I am writing this on the eve of the parliamentary vote that if ‘AYE’ will commit Britain to adding its military might to the French, American, and Russian air strikes against ISIL in Syria. I have been pondering the complexity of the issue. Listening to and reading the contributions from the many commentators exposes the lack of a consensus and the mess both politically and militarily that is Syria. Do I have an opinion? Everyone has an opinion though few seem to reflect that of those who have fled the country seeking sanctuary from the murder and mayhem.
The overarching opinion of the pundits suggests that air strikes alone are futile, and from refugees that they are indiscriminate. The death toll continues to rise while the Assad Regime, which unleashed this murderous intent, survives. Refugees see no resolution from the conflict without the removal of Bashar Assad’s Regime.
A British Army Officer, retired, added his voice to the call for military intervention on BBC’s Radio 4.He reinforced his argument sighting the success of British military action in providing an outcome in N.Ireland that led to the Good Friday Agreement. Jesus wept as did I in frustration at the blinkered view of one qualified in warfare not peace. The British Military intervention over a 30 year period, supported by the government, judiciary, and police, promoted a flawed policy that saw: the imprisonment and death of innocent victims, the nurturing of terrorist and paramilitary objectives and boosting of their ranks, and elements of which still haunt our society today.
Each successive British government from Jim Callahan’s (1970’s) to Tony Blair’s Labour Party (1990’s) had open lines of communication with the IRA and UDA. Thatcher stated that she would not negotiate with terrorists, while behind the scenes diplomacy and negotiation was key to a long-term solution to the open sore that ailed our society. The recent death of Fr. Gerry Reynolds brought focus on those who had worked diligently, out of the spotlight, in pursuing a resolution to a fractious war, with a common consensus that terrorism could neither be beaten nor succeed in it’s objectives. From this potted local history perspective I would conclude that, in my opinion, the ‘War on Terror’, now in its 15th year, is unwinnable.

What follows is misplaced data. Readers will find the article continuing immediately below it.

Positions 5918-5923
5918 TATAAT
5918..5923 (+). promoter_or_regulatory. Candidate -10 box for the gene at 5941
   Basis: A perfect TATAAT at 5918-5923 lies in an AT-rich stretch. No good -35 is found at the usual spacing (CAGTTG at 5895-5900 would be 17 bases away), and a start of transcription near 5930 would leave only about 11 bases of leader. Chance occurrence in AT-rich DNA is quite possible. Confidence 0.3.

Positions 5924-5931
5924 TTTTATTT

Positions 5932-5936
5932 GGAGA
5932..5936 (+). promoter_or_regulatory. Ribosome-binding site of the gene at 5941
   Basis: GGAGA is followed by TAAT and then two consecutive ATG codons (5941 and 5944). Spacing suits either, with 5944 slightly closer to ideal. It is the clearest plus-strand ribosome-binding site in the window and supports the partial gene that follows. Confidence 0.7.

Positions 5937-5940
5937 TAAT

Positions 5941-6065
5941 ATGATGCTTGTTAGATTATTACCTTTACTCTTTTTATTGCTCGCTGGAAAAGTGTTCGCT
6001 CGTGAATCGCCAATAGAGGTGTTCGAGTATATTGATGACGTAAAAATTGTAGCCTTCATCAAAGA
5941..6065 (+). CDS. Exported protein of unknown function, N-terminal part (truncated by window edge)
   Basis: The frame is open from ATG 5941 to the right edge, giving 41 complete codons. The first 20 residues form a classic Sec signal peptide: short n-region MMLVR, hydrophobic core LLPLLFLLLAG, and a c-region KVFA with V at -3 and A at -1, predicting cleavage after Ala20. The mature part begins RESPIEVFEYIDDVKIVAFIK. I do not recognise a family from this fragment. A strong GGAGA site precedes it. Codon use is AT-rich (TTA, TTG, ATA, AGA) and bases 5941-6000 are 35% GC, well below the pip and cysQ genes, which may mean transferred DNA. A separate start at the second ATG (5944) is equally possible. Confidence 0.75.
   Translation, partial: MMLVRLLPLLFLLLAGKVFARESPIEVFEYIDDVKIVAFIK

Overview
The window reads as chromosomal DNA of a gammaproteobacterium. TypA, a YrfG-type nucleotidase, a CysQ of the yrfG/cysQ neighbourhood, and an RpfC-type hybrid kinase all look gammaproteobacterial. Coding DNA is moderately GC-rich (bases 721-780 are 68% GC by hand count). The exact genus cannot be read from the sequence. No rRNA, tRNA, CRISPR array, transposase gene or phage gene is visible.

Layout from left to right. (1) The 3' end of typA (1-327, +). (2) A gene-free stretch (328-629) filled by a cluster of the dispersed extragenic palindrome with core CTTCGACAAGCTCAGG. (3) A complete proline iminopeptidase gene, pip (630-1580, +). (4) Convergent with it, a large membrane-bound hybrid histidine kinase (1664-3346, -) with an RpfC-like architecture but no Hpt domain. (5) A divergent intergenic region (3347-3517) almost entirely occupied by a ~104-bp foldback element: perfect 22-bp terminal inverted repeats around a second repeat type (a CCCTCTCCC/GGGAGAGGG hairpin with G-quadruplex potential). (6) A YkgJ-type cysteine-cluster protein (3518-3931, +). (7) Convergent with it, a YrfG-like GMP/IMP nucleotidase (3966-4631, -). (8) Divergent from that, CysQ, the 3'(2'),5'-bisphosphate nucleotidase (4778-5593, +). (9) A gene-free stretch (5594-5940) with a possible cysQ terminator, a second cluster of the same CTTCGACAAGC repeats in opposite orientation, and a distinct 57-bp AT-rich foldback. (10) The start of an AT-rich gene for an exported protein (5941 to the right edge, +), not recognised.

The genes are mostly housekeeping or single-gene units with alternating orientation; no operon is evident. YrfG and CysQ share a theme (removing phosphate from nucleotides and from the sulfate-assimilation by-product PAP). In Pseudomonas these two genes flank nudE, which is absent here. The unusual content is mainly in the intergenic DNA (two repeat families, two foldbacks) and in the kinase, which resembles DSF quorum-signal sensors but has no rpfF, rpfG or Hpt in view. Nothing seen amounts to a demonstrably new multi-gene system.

What approach to take with a disparate grouping of murderous barbarians, ISIL, Boko Haram, AQ, Shabaab, and others no doubt, when the general consensus is that air strikes will have no positive outcome. The ‘boots on the ground’ proposal offers its own set of complexities, while diplomacy may be a rank outsider but ultimately it will have its moment.
Are the real criminals in all conflict not those who manufacture and supply weapons that are designed to eliminate human beings whilst making profit for CEOs and shareholders?
2nd December: We are at war. I will probably take some flak for my views but that will harm no one.